Adopting these changes should (in theory) enable more individuals to be held accountable as the law would be easier to interpret and more conduct would be caught within the scope of the offence; however this is strictly limited to incidents that occur in England & Wales only, whereas abusers can target victims from anywhere in the world and consequently hide behind their anonymity with fake accounts that are too easily created. Ultimately, this criminal law is an important but limited part of the solution to online harms, which will require not just regulatory reform, but also educational, technological and cultural change. Is this technology available? In April 2021, it was revealed that six Premier League clubs were in discussions with US Tech firm Respondology whose software allows the abuse to be hidden in real time on several major social platforms, meaning players would not be exposed to any hateful content on their accounts. Although the abuse would be invisible, it would still be logged and abusers could face prosecution if necessary, acting as a discreet and personalised comment moderation tool (24/7, 365 days a year) enabled partly by artificial intelligence but also by around 1000 human moderators of which clubs pay a monthly fee to secure a contract with Respondology.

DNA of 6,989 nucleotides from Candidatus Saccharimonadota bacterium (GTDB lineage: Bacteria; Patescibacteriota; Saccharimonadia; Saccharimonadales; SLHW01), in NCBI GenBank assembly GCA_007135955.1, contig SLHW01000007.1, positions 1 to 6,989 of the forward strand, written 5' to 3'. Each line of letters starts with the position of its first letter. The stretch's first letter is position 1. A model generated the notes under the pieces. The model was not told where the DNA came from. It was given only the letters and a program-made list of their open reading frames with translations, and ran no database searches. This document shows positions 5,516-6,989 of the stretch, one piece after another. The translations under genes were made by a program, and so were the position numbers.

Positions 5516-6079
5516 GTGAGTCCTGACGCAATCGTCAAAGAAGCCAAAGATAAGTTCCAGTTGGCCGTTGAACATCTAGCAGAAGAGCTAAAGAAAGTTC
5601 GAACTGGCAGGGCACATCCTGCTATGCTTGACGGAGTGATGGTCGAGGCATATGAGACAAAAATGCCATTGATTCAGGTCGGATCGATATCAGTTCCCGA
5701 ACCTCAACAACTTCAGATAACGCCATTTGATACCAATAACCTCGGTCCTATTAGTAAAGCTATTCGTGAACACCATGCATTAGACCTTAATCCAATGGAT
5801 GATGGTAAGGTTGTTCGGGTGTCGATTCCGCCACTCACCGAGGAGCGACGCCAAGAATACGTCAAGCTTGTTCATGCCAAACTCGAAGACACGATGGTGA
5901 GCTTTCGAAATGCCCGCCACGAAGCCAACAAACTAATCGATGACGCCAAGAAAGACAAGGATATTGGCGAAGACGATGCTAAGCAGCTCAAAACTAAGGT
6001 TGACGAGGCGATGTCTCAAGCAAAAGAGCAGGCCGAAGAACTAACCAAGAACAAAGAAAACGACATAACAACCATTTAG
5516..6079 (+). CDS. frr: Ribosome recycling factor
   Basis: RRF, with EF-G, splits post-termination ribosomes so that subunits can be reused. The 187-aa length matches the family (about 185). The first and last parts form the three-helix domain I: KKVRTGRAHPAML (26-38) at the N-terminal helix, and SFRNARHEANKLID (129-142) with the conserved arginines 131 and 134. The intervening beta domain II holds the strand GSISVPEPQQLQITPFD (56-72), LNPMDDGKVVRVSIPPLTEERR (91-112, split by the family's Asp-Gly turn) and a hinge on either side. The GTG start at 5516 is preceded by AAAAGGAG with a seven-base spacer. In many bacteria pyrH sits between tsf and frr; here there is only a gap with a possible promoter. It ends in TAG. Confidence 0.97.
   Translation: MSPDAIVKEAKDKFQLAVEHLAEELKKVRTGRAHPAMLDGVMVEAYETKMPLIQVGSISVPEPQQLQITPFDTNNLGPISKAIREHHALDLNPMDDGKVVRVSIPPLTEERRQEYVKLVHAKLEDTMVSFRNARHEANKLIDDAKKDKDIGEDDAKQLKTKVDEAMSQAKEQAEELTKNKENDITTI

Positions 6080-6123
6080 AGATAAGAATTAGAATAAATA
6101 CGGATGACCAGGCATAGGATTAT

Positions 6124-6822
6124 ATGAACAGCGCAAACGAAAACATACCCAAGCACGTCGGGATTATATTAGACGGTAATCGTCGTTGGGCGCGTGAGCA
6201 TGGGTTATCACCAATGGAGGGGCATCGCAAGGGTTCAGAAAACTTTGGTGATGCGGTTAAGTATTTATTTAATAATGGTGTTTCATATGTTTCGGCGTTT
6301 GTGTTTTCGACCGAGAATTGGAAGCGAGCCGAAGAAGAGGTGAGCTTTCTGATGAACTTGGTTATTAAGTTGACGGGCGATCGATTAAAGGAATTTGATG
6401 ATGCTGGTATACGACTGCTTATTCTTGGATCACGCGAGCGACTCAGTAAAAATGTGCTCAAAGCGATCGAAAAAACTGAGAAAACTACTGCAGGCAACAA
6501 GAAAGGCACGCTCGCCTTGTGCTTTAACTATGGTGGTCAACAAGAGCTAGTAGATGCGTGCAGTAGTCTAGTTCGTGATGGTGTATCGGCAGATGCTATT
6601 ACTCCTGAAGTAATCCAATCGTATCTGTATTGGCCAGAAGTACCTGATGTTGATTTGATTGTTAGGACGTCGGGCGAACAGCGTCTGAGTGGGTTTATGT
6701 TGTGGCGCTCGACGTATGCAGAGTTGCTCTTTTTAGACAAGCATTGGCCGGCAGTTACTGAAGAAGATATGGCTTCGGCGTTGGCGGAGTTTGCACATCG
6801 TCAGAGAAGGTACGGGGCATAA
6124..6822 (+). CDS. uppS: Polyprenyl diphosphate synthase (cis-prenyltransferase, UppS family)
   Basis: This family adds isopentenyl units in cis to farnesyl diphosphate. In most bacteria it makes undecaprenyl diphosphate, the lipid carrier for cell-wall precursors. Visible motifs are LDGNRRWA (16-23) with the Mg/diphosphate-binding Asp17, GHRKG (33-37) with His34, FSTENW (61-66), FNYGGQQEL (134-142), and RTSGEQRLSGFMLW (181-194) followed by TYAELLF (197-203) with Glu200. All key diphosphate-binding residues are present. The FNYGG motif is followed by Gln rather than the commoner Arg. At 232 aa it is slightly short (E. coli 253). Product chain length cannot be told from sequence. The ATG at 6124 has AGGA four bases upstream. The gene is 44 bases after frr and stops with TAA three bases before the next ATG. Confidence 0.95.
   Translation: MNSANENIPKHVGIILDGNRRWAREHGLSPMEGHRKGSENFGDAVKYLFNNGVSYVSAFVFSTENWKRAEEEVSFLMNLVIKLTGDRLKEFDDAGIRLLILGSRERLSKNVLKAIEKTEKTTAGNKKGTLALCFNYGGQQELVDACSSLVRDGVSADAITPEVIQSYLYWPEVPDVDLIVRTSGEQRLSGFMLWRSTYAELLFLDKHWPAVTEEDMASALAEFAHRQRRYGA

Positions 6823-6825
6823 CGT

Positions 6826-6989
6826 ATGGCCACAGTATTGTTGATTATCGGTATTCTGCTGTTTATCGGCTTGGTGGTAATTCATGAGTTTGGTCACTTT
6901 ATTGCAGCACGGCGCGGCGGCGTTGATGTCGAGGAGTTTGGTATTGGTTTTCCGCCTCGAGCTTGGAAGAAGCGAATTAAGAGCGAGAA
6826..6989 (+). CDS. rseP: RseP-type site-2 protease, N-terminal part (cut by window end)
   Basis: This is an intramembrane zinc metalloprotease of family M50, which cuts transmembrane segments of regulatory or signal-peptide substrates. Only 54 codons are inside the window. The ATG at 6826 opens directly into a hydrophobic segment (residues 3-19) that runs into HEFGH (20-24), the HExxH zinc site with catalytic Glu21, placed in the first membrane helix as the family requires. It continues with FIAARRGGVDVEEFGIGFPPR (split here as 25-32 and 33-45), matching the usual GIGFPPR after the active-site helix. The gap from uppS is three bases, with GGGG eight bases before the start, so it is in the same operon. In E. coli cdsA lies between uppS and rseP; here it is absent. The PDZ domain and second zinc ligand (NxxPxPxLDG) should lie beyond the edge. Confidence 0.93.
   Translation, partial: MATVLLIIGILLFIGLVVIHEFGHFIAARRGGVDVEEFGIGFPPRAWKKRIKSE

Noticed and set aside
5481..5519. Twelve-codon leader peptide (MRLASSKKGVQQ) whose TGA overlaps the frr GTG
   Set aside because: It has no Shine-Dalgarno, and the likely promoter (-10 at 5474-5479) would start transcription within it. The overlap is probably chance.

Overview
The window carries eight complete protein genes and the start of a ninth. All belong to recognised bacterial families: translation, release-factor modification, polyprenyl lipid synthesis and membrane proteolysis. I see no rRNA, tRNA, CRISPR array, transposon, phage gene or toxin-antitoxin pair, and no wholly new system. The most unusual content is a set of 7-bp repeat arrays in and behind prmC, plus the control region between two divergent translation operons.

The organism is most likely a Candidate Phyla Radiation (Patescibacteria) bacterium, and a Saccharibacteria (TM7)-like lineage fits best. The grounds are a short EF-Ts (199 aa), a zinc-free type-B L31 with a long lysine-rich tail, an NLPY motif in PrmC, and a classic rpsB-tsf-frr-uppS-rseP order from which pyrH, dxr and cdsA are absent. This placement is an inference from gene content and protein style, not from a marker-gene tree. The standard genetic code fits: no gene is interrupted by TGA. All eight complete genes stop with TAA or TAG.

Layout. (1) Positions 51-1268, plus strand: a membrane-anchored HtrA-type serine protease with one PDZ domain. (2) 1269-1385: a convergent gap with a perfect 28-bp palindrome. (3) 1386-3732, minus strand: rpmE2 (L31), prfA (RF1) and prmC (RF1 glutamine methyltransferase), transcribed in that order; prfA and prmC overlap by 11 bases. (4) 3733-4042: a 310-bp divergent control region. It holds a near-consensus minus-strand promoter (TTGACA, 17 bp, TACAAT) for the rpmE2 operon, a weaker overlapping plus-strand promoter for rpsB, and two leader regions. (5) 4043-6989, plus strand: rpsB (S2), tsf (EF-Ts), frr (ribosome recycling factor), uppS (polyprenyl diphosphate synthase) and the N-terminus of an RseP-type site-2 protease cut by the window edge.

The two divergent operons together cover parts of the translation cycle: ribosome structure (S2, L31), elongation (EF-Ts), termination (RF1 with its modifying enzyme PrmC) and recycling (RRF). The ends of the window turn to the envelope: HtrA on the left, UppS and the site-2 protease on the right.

This proactive approach of removing hate in real time seems far more beneficial than a reactive approach of removing comments after they have been posted and seen by the abused which may subsequently have a psychological impact on the individual. Currently, Respondology’s software is compatible with Facebook, Instagram, YouTube and TikTok but not yet on Twitter as they allow users to hide replies, but also lets users see the replies if they choose to do so, thus making visible all the comments that Respondology aims to conceal. When pitched to professional sports teams in the US, it is notable that every single NFL, NBA and NHL team that has tested for this has consequently decided to sign a contract. However, it does not sit well that clubs have to pay private firms to eradicate trolls when the social media platforms fail to do so themselves. Why should anyone have to pay to prevent themselves or their employees from being racially abused online? Does that suggest that every large organisation would have to pay a monthly fee to protect staff well-being? Nevertheless, it is not just footballers who receive abuse online, individuals can become vulnerable very quickly when publicly scrutinised for their actions, leading to cases of suicide when a person cannot prevent abuse coming at them from every direction. For example, former Love Island presenter Caroline Flack took her own life after she was publicly ashamed for facing trial for allegedly assaulting her ex-boyfriend. People took to flooding her social media channels with horrific abuse, fuelled by the British press’ attack on her completely disregarding her mental well-being after she had been removed from Love Island and her career in jeopardy. If the only viable solution is to pay a monthly subscription fee to prevent people in the public limelight from seeing abuse, then it is clear social media companies are considerably failing to exercise their duty of care towards safeguarding their users. People should not have to pay to be protected.